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Waking up in a puddle of sweat and fear?

While the world is still battling the COVID-19 pandemic, as people stay at home and away from each other - many

puddle

Sentinel Digital DeskBy : Sentinel Digital Desk

  |  6 Aug 2020 3:03 AM GMT

While the world is still battling the COVID-19 pandemic, as people stay at home and away from each other - many are suffering from what can be termed as 'Quarandreams.

In the midst of this pandemic the reports of those experiencing 'super-vivid dreams' has surged dramatically. People are also claiming that they are now recalling their dreams in detail and that the effects of these dreams have taken a toll on their mental health.

Clinically, this mental state is common in humans in the backdrop of catastrophic situations which have impacted them socio-economically and psychologically across geographies in the world. Many doctors have deemed the dreams prevailing during the earlier pandemics as well, like the one we are currently faced with.

From apocalyptic to mundane, since the onset of the coronavirus pandemic, reportedly many adults and children are suffering from intense dreams, nightmares and hallucinations. The common symptoms of this is waking up in a pool of sweat, fear and anxious feeling - often triggered by nightmares. These dreams include themes of being hospitalised with poor healthcare services, loss of job, loss of family members, caught amid natural disasters, etc.

'Quarandreams' are widely described, through social media channels as super-vivid dreams which have caught the attention of psychiatrists as scores of individuals seek help.

Why are we collectively as a human being going through it?

There is still inconclusive data about what is the purpose of dreams in human biology, but it's linked with memory processing and consolidation. It also reflects one's predominant mood, thoughts and stress of course. Several people wake up and have no idea what they had dreamed, while other times, they can closely recall the dreams because they were too intense. These are known as vivid dreams.

What are super-vivid dreams?

As previously stated, stress and anxiety during this pandemic has increased the cases of hallucinations during sleep, people are increasingly consulting doctors to explain 'weird' or 'bizarre' dreams that they are facing these days. It can range different from person to person wherein a non-healthcare professional could be dreaming of being held hostage in a closed dark room by an invisible enemy (in this case the coronavirus) which could be triggered due to the fact that they are staying at home to keep themselves at bay from contracting the virus or from spreading it further on.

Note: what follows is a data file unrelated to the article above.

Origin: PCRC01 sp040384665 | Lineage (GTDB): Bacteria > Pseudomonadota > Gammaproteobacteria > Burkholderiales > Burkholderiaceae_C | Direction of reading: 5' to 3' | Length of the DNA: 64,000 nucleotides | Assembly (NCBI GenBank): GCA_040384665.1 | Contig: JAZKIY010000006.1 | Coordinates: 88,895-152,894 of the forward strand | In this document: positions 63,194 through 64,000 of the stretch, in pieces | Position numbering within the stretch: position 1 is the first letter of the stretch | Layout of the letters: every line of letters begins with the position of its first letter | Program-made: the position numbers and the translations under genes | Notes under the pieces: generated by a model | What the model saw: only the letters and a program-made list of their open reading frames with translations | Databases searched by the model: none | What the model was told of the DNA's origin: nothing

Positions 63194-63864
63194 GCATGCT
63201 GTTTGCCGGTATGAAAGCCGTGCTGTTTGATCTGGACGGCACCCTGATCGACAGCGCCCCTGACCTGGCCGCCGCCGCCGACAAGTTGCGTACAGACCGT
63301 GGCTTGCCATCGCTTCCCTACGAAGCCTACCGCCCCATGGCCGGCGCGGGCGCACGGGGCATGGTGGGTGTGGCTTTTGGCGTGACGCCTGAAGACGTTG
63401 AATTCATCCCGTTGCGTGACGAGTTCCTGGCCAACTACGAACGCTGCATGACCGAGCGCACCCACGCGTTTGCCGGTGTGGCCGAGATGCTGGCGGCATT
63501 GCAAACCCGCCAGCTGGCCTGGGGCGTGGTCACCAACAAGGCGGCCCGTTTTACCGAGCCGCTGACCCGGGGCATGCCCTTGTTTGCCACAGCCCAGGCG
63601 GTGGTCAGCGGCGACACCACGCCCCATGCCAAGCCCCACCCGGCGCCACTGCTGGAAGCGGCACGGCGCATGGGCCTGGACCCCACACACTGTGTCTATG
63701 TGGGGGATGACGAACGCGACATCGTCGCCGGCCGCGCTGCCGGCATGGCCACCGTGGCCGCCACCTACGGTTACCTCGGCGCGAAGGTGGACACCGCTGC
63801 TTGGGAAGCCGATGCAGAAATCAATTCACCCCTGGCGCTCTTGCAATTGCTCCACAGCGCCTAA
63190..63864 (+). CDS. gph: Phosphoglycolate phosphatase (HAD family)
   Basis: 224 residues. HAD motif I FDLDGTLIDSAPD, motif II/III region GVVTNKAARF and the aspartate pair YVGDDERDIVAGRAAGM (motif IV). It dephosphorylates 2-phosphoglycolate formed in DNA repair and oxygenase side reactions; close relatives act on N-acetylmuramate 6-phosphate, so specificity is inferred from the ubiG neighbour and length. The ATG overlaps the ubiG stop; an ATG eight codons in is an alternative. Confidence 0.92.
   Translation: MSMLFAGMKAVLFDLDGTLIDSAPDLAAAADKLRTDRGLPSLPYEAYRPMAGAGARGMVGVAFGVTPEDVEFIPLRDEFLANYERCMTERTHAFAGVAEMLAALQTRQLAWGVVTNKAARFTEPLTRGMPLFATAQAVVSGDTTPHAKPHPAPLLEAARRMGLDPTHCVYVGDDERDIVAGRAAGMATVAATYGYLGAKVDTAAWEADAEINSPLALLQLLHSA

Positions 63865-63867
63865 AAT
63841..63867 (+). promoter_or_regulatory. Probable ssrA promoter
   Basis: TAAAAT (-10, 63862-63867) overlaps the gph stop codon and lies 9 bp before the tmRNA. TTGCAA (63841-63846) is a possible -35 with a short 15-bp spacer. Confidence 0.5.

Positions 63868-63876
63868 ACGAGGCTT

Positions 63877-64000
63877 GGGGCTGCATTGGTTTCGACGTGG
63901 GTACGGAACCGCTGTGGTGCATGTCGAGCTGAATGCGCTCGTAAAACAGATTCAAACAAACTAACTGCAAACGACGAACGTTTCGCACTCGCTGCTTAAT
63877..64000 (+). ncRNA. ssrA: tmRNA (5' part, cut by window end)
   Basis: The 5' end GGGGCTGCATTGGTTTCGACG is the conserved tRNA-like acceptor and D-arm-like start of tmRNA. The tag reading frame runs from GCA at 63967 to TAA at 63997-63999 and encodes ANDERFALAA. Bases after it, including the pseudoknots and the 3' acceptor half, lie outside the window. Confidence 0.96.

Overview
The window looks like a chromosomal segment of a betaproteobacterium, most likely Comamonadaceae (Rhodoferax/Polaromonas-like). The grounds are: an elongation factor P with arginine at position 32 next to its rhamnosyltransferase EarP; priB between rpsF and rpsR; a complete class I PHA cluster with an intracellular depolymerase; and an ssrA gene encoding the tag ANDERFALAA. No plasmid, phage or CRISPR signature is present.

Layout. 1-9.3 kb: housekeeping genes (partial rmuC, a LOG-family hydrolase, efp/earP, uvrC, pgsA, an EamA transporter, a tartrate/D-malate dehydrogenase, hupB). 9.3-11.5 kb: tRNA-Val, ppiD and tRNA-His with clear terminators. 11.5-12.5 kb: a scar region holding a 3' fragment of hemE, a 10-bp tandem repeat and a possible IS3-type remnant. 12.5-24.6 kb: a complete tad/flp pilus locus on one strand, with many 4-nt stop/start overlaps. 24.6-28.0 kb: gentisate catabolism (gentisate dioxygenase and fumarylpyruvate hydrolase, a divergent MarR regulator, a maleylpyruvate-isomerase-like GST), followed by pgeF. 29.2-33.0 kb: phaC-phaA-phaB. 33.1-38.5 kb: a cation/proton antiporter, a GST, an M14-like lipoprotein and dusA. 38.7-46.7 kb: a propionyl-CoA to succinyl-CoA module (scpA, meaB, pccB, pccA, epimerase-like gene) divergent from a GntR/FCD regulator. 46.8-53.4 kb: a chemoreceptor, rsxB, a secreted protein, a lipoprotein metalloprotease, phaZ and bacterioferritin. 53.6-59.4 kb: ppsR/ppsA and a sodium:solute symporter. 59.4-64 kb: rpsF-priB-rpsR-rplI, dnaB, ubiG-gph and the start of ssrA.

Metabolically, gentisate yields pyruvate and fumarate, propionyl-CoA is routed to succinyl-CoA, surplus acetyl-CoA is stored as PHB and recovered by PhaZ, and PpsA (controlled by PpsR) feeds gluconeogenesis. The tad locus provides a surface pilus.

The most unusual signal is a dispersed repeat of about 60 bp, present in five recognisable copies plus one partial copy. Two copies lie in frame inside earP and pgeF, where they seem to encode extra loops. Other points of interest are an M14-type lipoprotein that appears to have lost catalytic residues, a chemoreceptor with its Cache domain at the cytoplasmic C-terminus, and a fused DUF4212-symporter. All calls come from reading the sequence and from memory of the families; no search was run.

In the case of healthcare workers, they might be dreaming of prolonged hours spent at the hospitals treating the patients, to those of unable to contain the virus from spreading to other people within the premises, which could be triggered by the stress of dealing with scores of patients with varying complications due to the contraction of the virus.

Given the symptoms of quarandreams, let's understand the possible reasons why you may be experiencing such dreams:

Change in the sleeping pattern - For many people, sleep pattern has changed drastically - they are sleeping at irregular times; binge-watching web series late in the night; continuing office work till late night; waking up late; snoozing alarms as there's no rush to reach offices, and sleeping for longer hours than usual. It affects the balance of NREM and REM sleep pattern, which in turn increases the time spent of sleep during REM phase of sleep - increasing dreams and more remembered dreams.

How to overcome it?

Pivoting onto an exact cause of vivid dreams is however difficult and hence it is assumed that the dreams will go away with the time. However, seeking medical treatment and lifestyle modifications are suggested if dreams are causing emotional distress or physical problems.

One can follow some common treatments for vivid dreams like:

Try to maintain the same sleep routine. Get up at the same time and sleep at the same time every day. Practice bathing with warm water before going to bed. Avoid tea, caffeine during late evenings. Use the bed only for sleeping and not for any other purpose such as watching movies; working on a laptop, eating snacks, etc. (IANS)

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